Try to arrange for someone to take care of you for the first few days. You can expect to feel tired, so ask family and friends for help with household chores and children for at least the first few weeks. Your healthcare provider may tell you to avoid tub baths, douches, driving, climbing, or lifting heavy things for several weeks. If you have to drive or need to carry small children, ask for suggestions about how and when you can do these tasks safely.

Full recovery generally takes four to six weeks, but some women feel tired for as long as six months or even a year after surgery. Most medical practitioners also recommend waiting six to eight weeks before resuming sex and/or active sports, but some women return to them earlier. Start with light exercise, such as walking, and gradually build up to your old routines.

Emotional Reactions

Some women feel only relief following hysterectomy, especially when the operation eliminates a serious health problem or chronic, disabling pain. Even if you were prepared for it and did not expect to feel depressed, you might cry frequently and unexpectedly during the first few days or weeks after surgery. This may be due to sudden hormonal changes. Many of us are also upset by losing any part of ourselves, especially a part that is so uniquely female, and worry about how our sexuality will be affected. For more information, see Hysterectomy, Oophorectomy, and Sexuality.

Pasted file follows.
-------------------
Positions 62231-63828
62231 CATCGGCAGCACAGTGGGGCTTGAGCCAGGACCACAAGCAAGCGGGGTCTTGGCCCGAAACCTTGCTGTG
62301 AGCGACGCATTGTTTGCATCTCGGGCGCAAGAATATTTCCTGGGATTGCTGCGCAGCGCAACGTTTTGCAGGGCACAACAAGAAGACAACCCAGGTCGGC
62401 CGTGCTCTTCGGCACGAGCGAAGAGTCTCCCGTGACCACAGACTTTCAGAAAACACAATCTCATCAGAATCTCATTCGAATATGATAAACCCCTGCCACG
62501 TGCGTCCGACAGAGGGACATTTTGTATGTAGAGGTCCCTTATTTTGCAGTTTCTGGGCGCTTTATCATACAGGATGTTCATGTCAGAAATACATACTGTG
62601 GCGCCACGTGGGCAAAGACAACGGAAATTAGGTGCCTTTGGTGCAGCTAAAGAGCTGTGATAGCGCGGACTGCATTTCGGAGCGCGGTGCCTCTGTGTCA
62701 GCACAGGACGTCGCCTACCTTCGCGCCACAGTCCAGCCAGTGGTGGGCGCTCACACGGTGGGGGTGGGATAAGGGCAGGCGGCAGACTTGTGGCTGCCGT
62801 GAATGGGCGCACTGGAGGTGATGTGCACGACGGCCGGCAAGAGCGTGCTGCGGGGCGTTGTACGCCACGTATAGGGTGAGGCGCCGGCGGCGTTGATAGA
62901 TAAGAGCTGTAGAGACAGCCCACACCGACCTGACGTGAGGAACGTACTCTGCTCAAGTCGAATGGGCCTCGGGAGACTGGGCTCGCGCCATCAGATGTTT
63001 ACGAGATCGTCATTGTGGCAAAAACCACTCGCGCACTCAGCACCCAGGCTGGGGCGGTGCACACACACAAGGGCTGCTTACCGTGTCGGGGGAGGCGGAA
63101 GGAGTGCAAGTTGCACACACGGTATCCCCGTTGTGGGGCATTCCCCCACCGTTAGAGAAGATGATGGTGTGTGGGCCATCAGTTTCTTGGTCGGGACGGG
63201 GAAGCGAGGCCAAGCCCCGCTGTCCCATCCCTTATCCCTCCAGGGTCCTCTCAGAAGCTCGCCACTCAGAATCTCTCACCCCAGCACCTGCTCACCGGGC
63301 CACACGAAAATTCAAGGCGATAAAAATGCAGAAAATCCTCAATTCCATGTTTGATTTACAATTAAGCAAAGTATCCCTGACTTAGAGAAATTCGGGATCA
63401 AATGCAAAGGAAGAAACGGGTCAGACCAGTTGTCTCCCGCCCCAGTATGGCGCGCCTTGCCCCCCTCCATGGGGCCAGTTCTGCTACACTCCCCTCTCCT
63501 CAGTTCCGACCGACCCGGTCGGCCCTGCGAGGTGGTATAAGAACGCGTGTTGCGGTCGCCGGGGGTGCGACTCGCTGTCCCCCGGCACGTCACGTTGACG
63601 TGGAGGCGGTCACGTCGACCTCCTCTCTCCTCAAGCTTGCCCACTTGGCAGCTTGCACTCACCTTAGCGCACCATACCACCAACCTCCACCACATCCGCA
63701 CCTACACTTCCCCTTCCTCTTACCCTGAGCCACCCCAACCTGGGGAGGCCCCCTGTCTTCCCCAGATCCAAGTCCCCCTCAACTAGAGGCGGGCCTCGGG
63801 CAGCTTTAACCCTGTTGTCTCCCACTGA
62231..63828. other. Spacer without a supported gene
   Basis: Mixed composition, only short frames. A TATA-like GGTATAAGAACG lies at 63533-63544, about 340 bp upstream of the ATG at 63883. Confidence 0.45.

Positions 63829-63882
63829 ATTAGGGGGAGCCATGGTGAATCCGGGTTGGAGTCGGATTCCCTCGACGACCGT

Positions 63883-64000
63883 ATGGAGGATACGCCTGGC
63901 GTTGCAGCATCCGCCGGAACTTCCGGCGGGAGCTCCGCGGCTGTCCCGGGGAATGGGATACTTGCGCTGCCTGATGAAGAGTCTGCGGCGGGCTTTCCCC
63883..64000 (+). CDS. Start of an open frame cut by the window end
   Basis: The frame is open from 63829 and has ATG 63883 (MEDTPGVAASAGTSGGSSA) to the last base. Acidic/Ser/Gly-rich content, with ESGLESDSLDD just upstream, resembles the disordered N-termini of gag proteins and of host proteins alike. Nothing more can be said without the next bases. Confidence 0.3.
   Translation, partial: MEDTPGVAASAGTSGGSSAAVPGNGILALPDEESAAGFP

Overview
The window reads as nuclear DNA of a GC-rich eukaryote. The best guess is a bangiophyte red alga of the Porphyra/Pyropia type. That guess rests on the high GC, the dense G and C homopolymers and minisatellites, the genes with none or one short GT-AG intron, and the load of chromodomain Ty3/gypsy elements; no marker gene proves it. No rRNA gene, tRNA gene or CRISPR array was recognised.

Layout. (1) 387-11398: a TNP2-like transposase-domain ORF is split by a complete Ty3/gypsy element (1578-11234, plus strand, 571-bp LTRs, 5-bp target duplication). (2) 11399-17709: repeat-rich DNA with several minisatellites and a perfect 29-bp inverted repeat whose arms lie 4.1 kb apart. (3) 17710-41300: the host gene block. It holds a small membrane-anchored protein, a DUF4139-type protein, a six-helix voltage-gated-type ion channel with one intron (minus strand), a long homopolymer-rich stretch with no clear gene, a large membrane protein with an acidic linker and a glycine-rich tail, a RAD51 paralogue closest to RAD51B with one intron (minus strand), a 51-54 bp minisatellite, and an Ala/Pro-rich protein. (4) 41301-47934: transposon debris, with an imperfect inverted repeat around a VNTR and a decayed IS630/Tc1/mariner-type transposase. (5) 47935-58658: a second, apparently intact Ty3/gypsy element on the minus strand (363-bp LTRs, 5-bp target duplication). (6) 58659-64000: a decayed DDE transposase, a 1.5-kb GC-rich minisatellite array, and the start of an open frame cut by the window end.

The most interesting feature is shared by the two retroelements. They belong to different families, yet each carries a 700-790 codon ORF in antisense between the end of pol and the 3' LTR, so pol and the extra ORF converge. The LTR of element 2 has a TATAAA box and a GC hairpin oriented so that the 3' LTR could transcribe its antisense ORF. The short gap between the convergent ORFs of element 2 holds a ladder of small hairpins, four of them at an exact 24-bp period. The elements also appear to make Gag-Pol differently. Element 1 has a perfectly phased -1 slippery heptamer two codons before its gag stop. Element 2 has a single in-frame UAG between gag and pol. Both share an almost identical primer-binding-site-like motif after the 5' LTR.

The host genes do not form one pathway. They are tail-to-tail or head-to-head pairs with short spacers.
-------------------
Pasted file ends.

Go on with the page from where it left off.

Some gynecologists recommend psychiatric help and prescribe antidepressants or tranquilizers (or other habit-forming drugs) while ignoring treatment of underlying physical or sexual conditions caused by the surgery. Often, talk therapy alone—or conversations with friends and family—enables us to cope with any post-hysterectomy depression. Some women have started their own post-surgery support groups by networking in their community. Visit HERS Foundation for more resources.